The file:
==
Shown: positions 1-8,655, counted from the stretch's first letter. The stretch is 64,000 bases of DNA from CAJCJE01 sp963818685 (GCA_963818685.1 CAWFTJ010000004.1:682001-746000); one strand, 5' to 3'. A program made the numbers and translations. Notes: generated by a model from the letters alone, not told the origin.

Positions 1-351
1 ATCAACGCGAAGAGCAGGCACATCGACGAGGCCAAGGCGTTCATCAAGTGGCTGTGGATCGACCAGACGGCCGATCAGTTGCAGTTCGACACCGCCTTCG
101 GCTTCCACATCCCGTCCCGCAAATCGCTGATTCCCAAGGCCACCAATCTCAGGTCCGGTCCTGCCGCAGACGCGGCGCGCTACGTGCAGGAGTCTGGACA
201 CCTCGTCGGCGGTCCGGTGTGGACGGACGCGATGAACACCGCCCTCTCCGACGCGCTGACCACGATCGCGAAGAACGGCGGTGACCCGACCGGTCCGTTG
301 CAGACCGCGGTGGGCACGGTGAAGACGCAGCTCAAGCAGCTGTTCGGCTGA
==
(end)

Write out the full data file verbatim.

Shown: positions 1-8,655, counted from the stretch's first letter. The stretch is 64,000 bases of DNA from CAJCJE01 sp963818685 (GCA_963818685.1 CAWFTJ010000004.1:682001-746000); one strand, 5' to 3'. A program made the numbers and translations. Notes: generated by a model from the letters alone, not told the origin.

Positions 1-351
1 ATCAACGCGAAGAGCAGGCACATCGACGAGGCCAAGGCGTTCATCAAGTGGCTGTGGATCGACCAGACGGCCGATCAGTTGCAGTTCGACACCGCCTTCG
101 GCTTCCACATCCCGTCCCGCAAATCGCTGATTCCCAAGGCCACCAATCTCAGGTCCGGTCCTGCCGCAGACGCGGCGCGCTACGTGCAGGAGTCTGGACA
201 CCTCGTCGGCGGTCCGGTGTGGACGGACGCGATGAACACCGCCCTCTCCGACGCGCTGACCACGATCGCGAAGAACGGCGGTGACCCGACCGGTCCGTTG
301 CAGACCGCGGTGGGCACGGTGAAGACGCAGCTCAAGCAGCTGTTCGGCTGA